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Wrongly Convicted
'They robbed my kids of their childhood,' says East Valley woman imprisoned for a crime she didn't commit
February 12, 2008


The deal that attorney Alan Simpson brought to his client in December was a good one.

Plead guilty to robbing a bank in Gilbert, and you will probably be out of prison in a matter of months, free to return to your former life and your family.

Publication info
This story originally ran Feb. 12, 2008 in the East Valley Tribune in Arizona.

But for Rachel Jernigan, a mother of four who had already served seven years for the robbery and was slated for seven more, it wasn't an option. She wouldn't say she was guilty because she insisted she was not.

"She could have accepted that plea offer and been virtually done with her sentence," Simpson said in a recent interview. "And she said no."

It was the moment when Simpson, who had only been on the case a couple of months, knew he was dealing with a wrongly convicted woman, he said.

Jernigan was freed from federal prison last week after another woman, already serving time for a different bank robbery, confessed to the crime.

The confession forced the U.S. Attorney's Office in Phoenix to drop its case against the 38-year-old Jernigan, who was awaiting a new trial after a panel of federal judges overturned her first conviction last year.

Jernigan's case shows the effect the entire process can have on the accused and their families.

"Those are seven years that they can never give me back," Jernigan said in a recent interview at Simpson's Carefree office. "They robbed my kids of their childhood."

The U.S. Attorney's Office refused to allow its prosecutor in the case, Michael Morrissey, to be interviewed for this story, and a spokeswoman for the office declined to comment. An FBI Phoenix Division spokesman also declined to comment on the case.

The history of Jernigan's arrest, conviction and appeal for a new trial is laid out in hundreds of pages of records from police, the FBI and federal courts. Most of the records were provided to the Tribune by Jernigan's attorney, and some would not otherwise be publicly available.

Jernigan first came to the attention of the FBI in late 2000 when Special Agent Kyle Richard was investigating the Sept. 20 robbery of a Bank of America branch at Guadalupe and Gilbert roads. A woman in a ball cap and denim jacket had walked into the bank that morning with a gun and a sloppily-written note demanding money. She got away with more than $5,000.

Shortly after the robbery, Richard spoke to another federal agent who was looking into the theft of stamps from a post office in Gilbert. The suspect in the theft was Jernigan, and the investigator told Richard she matched the description of the bank robber.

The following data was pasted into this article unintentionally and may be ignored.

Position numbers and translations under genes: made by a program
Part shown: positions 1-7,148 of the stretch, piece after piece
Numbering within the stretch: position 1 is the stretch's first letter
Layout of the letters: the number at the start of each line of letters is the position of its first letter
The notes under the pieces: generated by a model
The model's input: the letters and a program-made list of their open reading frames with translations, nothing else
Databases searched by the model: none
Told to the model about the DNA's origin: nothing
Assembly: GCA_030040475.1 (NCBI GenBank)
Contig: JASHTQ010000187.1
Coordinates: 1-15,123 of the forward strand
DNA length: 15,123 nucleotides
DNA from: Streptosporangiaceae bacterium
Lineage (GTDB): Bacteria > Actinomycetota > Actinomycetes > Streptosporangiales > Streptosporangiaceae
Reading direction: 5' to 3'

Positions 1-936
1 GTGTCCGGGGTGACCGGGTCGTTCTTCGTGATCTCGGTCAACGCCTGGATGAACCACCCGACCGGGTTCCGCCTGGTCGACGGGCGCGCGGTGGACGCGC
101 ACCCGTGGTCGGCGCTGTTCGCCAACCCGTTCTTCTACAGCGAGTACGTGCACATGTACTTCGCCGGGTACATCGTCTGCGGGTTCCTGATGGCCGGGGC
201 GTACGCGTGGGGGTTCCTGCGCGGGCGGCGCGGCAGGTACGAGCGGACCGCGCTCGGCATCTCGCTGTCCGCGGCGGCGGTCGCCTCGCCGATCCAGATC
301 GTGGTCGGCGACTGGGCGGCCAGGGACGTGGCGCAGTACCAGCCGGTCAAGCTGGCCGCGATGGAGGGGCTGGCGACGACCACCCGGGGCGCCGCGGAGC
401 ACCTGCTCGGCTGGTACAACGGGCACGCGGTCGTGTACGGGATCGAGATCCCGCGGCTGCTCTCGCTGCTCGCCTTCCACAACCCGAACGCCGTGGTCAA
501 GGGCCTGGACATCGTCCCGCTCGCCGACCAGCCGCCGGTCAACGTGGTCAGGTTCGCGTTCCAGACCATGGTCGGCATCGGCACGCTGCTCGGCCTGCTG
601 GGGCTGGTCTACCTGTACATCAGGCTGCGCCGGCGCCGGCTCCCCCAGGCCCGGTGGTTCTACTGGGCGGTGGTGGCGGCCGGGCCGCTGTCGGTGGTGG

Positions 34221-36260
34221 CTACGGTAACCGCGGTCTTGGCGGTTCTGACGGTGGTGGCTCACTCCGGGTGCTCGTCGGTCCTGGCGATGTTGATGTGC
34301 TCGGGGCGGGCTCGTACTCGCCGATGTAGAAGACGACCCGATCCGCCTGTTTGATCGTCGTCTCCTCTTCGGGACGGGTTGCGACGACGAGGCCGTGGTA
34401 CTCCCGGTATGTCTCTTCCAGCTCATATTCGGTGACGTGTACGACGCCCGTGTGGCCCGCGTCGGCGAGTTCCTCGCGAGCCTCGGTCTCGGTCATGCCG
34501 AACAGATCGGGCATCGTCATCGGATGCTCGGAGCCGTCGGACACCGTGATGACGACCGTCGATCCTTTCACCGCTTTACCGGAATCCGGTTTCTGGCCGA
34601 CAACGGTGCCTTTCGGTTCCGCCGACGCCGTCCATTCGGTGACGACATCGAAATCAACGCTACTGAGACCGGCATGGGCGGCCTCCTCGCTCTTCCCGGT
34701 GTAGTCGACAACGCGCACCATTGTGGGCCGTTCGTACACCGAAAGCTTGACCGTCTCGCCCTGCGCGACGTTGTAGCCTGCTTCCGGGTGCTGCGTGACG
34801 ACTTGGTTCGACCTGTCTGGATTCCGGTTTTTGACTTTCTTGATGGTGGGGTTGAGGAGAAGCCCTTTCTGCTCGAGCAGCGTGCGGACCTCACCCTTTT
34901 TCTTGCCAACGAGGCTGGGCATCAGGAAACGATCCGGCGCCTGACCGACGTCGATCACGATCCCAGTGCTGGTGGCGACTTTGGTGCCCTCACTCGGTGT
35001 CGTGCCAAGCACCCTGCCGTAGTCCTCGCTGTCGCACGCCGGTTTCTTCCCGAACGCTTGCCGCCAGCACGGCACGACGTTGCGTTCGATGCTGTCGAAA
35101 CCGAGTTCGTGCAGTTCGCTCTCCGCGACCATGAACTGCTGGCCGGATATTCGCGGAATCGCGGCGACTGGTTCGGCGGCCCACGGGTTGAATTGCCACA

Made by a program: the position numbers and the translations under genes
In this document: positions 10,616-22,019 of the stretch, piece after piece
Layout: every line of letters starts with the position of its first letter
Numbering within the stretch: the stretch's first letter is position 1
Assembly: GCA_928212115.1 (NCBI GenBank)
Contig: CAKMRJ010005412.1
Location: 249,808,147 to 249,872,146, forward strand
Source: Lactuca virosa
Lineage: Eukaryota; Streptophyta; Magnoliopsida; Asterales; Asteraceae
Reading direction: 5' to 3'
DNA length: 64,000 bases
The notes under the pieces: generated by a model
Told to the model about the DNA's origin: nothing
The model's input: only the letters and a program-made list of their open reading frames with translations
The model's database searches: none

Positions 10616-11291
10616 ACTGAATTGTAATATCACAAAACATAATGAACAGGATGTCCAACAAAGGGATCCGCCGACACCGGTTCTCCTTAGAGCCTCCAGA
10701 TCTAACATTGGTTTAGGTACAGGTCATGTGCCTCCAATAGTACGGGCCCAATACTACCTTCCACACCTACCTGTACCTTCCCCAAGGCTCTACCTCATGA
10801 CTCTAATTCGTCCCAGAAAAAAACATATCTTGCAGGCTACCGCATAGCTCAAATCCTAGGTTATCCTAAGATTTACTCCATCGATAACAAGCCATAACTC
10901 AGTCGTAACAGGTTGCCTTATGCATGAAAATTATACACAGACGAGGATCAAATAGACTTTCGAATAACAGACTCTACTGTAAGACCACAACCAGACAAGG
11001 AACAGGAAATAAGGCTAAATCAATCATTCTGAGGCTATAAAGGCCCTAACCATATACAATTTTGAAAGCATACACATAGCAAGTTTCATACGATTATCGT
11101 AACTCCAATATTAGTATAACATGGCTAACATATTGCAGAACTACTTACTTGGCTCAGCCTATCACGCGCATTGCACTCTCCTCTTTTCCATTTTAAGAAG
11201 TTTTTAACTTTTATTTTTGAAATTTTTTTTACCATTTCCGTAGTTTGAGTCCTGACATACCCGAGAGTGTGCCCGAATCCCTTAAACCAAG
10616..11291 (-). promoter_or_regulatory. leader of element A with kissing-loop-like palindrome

Jernigan, who was 31 at the time, had a lengthy arrest record, beginning when she was 11 years old. The offenses were mostly minor - stealing groceries or shoes from stores - but she was also convicted twice in her 20s of trying to sell $20 worth of cocaine to undercover officers.

When Richard saw an old booking photo of Jernigan, he saw his suspect.

Both the robber and Jernigan were about 5 feet tall, Hispanic, in their 30s with pock-marked faces. Pictures of Jernigan "closely matched" the bank robber, Richard wrote in a report.

With the help of the Gilbert Police Department and a collection of old police photos, Richard created a lineup to show to witnesses by placing the mug shots of five other women next to one of Jernigan.

That's where the misidentifications started, said Simpson, who took over Jernigan's retrial case in October of last year.

"I had the same immediate reaction" as the lawyer who first defended Jernigan, he said. "That's a bad lineup and I can attack that."

According to a police document Simpson planned to use in court, investigators are supposed to show "similar looking suspects" in terms of size, race, age, hair and other characteristics. But the lineup with Jernigan placed her next to women who were older, larger, had longer hair or did not look Hispanic.

It made it too easy for witnesses to point to Jernigan because she was the only person who resembled the robber, Simpson said.

Still, in 2000, this lineup was shown to witnesses anyway. A teller "immediately" pointed to Jernigan as the suspect, Richard wrote in a report.

An arrest warrant was issued for her, but before police could find her, the same robber struck two more East Valley banks. By the time Jernigan was arrested in November of 2000, she was a suspect in three heists.